Facts and Events
Lawrence Monroe Hogue
- WW II Veteran (1943-1946)
- 8th Army Air Force, now Eighth Air Force
- 567th Bombardment Squadron
- Nose gunner
- Medal's, Ribbons, Attachments
- European-African-Middle Eastern Campaign Medal 2 bronze Service star
- American Campaign Medal
- World War II Victory Medal (United States)
- Army Good Conduct Medal (United States).
December 1, 1985
- Personal Interview by Patrick Lawrence Hogue (Samples),2 son of Lawrence Monroe Hogue.
- My father Lawrence Monroe Hogue and I visited aunt Sybil Aline (Hogue) Andrews at her home in Sacramento, California on December 1, 1985. Sybil told me that she had received the information on the Hogue’s and the story of A. D. Hogue’s sod house that our great-grandfather James Monroe Hogue once lived in. Aline said her sister Gertha Lorene (Hogue) Gilbert called via telephone and advised her that she had not received the story of the sod house and wanted to have a copy. Aline told me she had made a copy of this story and mailed one copy to Lorene and another to her own daughter Martha, in Virginia.S2
- While visiting Aunt Sybil, Martha called via telephone from Virginia and said that she had received the information and appreciated it very much. Martha invited our family to come back to Virginia anytime to visit and she would show us around the early settlements in our country, stating that the capital, archives, Smithsonian, was all back there waiting to be seen and used. Martha has a son around the age of 19 that is attending the Valley Forge Military School. His name is David Bruce Jr. Martha described the school as being a two year community college, only it is a military oriented school. Martha said David Bruce Jr. had no plan to continue a military career afterward. Sybil showed me pictures of David Bruce Jr. in his military dress uniform. The uniform was neatly pressed, tailored, with gold buttons extending vertically from the neck to the waistline and were brightly polished. He wore black patent leather shoes and a military cap placed three-fingers-width above the bridge of the nose. David Bruce Jr’s. uniform was grey in color, with red trim. Picture’s of him, showed him standing next to an old cannon. Martha told me over the phone that David Bruce Jr. is now around the height of 6’ 1”. This was hard for me to imagine because it seemed like only yesterday that I saw him as a child. He was five years old at that time.S2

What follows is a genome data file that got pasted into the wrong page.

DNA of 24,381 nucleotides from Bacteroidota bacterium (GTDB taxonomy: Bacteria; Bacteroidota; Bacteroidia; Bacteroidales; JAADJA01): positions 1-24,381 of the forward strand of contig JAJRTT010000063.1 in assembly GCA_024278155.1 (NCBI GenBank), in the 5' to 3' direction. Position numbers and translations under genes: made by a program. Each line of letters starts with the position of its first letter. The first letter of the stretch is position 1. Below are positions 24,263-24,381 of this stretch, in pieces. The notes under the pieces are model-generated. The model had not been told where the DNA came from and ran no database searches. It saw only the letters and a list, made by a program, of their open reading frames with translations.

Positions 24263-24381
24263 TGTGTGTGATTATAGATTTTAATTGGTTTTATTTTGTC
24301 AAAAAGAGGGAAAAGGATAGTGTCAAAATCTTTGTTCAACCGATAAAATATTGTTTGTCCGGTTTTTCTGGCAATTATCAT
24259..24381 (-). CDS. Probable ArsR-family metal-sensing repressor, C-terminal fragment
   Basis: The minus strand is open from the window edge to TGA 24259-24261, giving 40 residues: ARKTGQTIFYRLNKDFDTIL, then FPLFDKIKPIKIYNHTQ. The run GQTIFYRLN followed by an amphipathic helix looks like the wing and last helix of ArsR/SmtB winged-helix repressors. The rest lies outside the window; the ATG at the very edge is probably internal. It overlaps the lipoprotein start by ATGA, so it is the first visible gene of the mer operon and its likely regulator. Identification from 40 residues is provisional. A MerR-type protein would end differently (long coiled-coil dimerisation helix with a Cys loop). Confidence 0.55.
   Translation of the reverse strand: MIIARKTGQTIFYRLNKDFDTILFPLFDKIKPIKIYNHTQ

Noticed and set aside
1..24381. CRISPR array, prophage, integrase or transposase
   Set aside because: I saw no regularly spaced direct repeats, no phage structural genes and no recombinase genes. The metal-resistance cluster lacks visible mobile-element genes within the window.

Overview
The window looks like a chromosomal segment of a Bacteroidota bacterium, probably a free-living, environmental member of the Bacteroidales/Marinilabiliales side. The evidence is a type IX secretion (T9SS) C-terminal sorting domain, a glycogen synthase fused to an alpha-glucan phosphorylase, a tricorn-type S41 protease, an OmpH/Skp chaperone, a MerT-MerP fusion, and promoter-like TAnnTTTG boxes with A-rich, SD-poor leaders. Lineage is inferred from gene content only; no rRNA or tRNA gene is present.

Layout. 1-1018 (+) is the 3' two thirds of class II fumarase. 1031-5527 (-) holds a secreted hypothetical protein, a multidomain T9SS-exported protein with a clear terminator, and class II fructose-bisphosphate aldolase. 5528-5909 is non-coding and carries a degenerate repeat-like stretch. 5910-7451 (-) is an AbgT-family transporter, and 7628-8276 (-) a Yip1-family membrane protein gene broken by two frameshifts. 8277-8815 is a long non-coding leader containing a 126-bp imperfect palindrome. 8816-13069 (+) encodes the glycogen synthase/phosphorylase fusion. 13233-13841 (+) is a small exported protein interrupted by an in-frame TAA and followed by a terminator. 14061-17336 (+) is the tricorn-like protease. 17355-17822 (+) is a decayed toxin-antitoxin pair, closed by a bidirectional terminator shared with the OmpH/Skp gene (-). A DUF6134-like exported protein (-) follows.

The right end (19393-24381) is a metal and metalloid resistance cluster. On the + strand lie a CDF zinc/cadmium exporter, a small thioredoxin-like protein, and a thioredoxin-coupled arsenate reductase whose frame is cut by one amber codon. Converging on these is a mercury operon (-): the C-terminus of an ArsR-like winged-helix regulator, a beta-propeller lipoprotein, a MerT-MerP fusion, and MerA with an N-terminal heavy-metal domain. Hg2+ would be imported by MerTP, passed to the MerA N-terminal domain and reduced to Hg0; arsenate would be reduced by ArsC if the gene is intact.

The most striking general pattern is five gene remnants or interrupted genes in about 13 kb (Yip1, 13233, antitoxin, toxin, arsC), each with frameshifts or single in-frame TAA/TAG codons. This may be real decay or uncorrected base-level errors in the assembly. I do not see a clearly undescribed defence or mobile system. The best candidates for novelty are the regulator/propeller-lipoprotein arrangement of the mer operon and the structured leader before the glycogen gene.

- Sybil said that Gertha told her about where she (Sybil) had been born. It was in a half-sod house, half-Clapboard (architecture) house. The sod portion of the house was the kitchen area and lower than the living room area of the house.S2
- Sybil remembers her father Oscar Samuel Hogue having a fiddle that he kept underneath his bed. Oscar would often bring it out and play it. Sybil thinks the fiddle probably was dropped one time, breaking into many pieces too small to have repaired.S2
- My father and Sybil reminisced about the Hogue family living on Roly Canard’s place, or “Roly’s Place”. They said Oscar Samuel Hogue was a good farmer and shared-farmed on Roly’s property for a living. Share-farming was farming the land of another and sharing the crop produced from it. Roly Canard was full blooded Creek Indian, and was principal chief of the Creek tribe, and pastor of the outside church near Wetumka, Oklahoma. My sister, Suzanne Pearl Hogue and I saw this outside church. The outside church had wooden benches for the people to sit. Sybil and dad remember there were some good gatherings there. Dad said they use to line up the tables and benches end to end. There would be every kind of food you could think of on top of these tables.S2
- Sybil and dad remember one time, while living on Roly’s place, an Indian walked into the house they were living in and hugged the heater stove to keep warm because it was freezing cold outside. The Indian never spoke a word and after warming himself, walked out and they never saw him again. Dad and Sybil laughed, saying they would never forget that Indian.S2